Are you an Empath?

Do you want to find out?
Answer quick 12 questions to help you identify if you are an empath.

Picture this: you’re having a conversation with a friend. When you ask her how she’s doing, she says only, “fine.” When you ask her how her day was, she says simply, “great.” From the look on her face, you can’t tell what’s going on with her, and yet you know that she’s not well. It’s not what she said. It’s what she didn’t say. Three hours after your conversation, you still feel sad.

What is going on?

If this scenario sounds familiar, you might be an empath. Empaths are people who tend to feel and absorb the feelings of others due to their high sensitivity to energy.

Years ago, before I realized that I was an empath, I sometimes went through periods of time when I had to hide in my house for a few days after interacting with others. If I had a conversation with someone who was in pain, I would feel sick in my heart and sometimes in my body. I would even feel emotionally sick if I had a dream in which someone I knew was going through a tough time. To this day, if I dream that someone I know is struggling, I can call that person the next day and find out that she is going through a tough time. It’s my intuition.

Years of learning and growing has taught me that empaths like me play an important role. We help other people deal with their pain and suffering. At the same time, however, we take on their pain, which is unhealthy for us.

How about you, beacon?

Do you think that you are an empath? Do you want to find out?

I created the questions below based on many conversations I’ve had and observations I’ve made through my years of mentoring, teaching, and supporting women.

Be as honest as you can with your answers. Ready?

Twelve questions to help you identify if you are an empath

  • Do you tend to take care of others more than yourself?
  • Do you ever intensely feel other people’s physical or emotional pain?
  • Are you easily overstimulated or overwhelmed by crowds or hectic situations?
  • Do you usually need time and space to retreat and recharge after being with people?
  • Do you see yourself as highly sensitive and emotional?
  • Do you often feel ungrounded, depleted, exhausted, or extremely sad?
  • Do people come to you with their problems and pain?
  • Do you often cry, have problems sleeping, or feel unable to stop thinking about a movie you watched?
  • Do you avoid watching violent movies and TV shows?
  • Are you sensitive to at least one of the following: loud noises, strong smells, or bright light?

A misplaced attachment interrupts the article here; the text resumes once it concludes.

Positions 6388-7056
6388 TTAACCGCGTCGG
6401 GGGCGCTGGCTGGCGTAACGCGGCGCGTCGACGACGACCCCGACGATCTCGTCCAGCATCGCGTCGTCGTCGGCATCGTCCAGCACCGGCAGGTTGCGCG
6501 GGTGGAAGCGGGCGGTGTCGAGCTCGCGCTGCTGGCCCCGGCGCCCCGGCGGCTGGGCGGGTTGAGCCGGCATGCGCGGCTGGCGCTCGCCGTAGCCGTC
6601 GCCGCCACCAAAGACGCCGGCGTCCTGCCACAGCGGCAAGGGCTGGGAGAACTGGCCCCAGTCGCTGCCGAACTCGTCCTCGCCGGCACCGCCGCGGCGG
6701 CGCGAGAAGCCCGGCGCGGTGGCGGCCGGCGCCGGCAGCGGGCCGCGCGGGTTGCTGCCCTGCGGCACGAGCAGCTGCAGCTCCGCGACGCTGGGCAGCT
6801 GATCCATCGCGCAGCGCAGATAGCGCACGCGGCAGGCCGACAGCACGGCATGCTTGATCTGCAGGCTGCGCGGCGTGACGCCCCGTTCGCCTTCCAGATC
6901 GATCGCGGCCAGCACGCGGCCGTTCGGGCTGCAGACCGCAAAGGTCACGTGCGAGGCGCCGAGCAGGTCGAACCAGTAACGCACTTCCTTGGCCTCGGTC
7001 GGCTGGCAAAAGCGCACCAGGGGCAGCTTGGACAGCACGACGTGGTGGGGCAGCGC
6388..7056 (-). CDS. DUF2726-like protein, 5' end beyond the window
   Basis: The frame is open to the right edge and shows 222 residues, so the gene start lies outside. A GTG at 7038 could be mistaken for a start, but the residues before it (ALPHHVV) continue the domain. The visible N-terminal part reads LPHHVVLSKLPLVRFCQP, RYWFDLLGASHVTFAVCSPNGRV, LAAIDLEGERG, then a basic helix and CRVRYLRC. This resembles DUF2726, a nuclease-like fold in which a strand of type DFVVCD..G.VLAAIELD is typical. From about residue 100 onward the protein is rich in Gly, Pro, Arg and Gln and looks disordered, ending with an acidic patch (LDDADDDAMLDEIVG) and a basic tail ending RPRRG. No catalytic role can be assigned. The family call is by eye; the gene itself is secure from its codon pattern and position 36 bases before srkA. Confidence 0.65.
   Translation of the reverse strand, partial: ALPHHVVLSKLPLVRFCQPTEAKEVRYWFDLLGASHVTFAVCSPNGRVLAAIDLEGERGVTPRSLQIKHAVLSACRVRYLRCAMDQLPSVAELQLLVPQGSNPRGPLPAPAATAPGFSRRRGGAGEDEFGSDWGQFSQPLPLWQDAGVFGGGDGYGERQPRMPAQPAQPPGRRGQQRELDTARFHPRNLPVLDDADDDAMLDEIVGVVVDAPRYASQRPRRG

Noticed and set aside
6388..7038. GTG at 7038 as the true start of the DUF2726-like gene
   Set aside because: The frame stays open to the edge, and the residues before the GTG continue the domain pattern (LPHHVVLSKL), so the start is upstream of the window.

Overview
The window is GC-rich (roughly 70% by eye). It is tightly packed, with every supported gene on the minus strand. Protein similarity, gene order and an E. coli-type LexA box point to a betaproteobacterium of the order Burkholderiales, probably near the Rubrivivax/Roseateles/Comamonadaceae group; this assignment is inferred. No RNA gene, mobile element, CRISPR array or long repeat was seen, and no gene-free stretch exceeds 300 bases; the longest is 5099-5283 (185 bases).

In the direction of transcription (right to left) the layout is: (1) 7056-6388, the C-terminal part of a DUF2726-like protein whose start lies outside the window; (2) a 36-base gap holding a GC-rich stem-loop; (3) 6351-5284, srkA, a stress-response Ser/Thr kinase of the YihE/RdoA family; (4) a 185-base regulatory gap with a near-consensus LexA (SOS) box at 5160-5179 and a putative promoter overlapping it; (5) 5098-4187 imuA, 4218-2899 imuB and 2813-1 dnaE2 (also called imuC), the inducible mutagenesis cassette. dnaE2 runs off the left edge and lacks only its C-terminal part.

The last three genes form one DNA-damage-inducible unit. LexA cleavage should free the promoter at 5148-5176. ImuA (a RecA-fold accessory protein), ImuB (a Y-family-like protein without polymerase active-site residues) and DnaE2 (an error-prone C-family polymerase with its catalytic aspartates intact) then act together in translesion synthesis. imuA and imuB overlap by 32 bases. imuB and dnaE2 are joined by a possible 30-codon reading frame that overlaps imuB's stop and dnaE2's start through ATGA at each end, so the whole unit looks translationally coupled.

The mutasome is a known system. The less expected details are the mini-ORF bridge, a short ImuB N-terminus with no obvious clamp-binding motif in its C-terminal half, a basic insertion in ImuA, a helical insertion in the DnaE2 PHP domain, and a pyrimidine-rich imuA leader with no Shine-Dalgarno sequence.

• Do you sometimes experience physical symptoms in your body after having a conversation with someone or when you are worried about someone?
  • Do you feel that specific people suck the energy out of you?

If you answered yes to at least 6 of these questions, you are probably an empath.

But what now?

Awareness is the first step. Getting a deeper understanding of how your unique empathic tendencies affect your life is super important because then you can start to recognize the special gifts that come with being an empath rather than focusing completely on your struggles.

As an empath, you have an important role and a sacred responsibility.

Your abilities to sense energy, to hear unspoken words, and to tap into your intuition and let it lead you are not only a gift for you but for humanity.

We—you, I, and other empaths—can tune into collective energy and shift energy in the world.

Learning more about yourself as an empath and becoming curious about your sensitivity to energy should become a priority for you now.

Here’s a simple daily practice to help you raise your awareness:

Start your day with gratitude for being a kind and loving person who is able to feel empathy and compassion for others.

Throughout the day, pay attention to and keep track of moments of empathic blessings. Moments of being deeply moved by art, music, or spirituality. Moments of feeling a deep sense of love, gratitude, and empathy. Moments of being in touch with your intuition and listening to it. Moments of being connected with nature, animals, and plants. If you want to take this practice one step forward, end your day by making a list of a few of these moments.

In this previous article I wrote, “A simple way (that works!) to stop self-sabotaging,” I talk more about the practice of “collecting evidence” that can really help you recognize the gifts, rather than just the challenges, of being a true empath.

Do me a favor, beacon! I want to know if you think that you are an empath. Tell me in the comments below. I’ll be sharing more strategies and practices for empaths soon.

Are you an Empath?

Do you want to find out?
Answer quick 12 questions to help you identify if you are an empath.

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